How GMO and CRISPR gene-edited plants are playing key roles in developing coronavirus vaccines and treatments

| May 18, 2020
tobacco
Tobacco plants being grown by Guelph, Ontario-based Plantform for production of an Ebola vaccine. Credit: Plantform
This article or excerpt is included in the GLP’s daily curated selection of ideologically diverse news, opinion and analysis of biotechnology innovation.

Questions about the origin of the COVID-19 virus (SARS-CoV-2) were raised, and some even speculated that the virus is a product of genetic engineering. In a Nature Medicine article, scientists from the US, UK, and Australia reported that the genome sequence of the COVID-19 virus evolved naturally erasing the popular myth.

Similar to other viruses, the COVID-19 virus spreads through droplets of saliva or nasal discharge. Infected individuals experience mild to moderate respiratory illness and can recover without medications. However, older patients with underlying medical concerns such as heart disease, diabetes, cancer, hypertension, and chronic respiratory disease are more likely to develop serious illness.

Thus, scientists from various fields all over the world are working hard to come up with effective treatments to curb the pandemic.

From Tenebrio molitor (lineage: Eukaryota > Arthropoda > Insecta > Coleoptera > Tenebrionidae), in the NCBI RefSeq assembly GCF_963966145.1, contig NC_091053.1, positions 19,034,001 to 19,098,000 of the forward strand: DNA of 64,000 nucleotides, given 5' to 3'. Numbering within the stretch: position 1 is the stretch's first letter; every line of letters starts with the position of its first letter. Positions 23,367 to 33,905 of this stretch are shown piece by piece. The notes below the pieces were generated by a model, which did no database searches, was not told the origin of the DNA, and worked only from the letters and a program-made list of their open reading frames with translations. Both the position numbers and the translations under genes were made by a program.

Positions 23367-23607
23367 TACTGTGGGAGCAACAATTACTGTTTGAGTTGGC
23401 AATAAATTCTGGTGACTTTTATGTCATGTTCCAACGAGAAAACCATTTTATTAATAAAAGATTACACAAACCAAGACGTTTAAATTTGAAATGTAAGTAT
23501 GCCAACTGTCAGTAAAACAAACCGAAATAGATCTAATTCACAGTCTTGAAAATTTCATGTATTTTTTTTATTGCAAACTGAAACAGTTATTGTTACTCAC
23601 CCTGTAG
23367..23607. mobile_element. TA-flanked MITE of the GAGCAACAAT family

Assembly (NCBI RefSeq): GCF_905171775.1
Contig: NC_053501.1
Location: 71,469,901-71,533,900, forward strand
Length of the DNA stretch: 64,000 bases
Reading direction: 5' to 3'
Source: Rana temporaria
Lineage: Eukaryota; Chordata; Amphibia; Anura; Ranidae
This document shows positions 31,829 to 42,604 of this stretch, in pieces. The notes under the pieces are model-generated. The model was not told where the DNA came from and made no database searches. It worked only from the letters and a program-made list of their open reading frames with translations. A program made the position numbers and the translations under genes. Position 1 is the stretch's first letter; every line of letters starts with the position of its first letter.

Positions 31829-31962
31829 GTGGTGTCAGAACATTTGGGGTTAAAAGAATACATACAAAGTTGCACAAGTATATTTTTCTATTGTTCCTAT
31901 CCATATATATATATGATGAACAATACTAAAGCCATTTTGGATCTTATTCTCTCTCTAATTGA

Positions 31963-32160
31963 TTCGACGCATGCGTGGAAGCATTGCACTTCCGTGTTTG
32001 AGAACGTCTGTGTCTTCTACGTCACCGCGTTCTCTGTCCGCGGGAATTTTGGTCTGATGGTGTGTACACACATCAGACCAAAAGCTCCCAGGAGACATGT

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Diagnostics: Test Kits Using CRISPR and Algae

COVID-19 testing is conducted through various means in different countries.

Western University and Suncor are developing serological test kits for COVID-19 using algae as a production factory for making the vital proteins for antibody identification.

Vaccines: Using Plants as Biofactories

Vaccines are known to be the most cost-effective and efficacious method to lessen the disease burden of infectious diseases. Thus, experts are striving towards developing an effective vaccine to combat the spread of COVID-19. This includes plant-derived vaccines, which can be produced with less cost in high amounts, carrier plants are readily accepted by patients and antigens derived from them are stable and can be stored for a long time.

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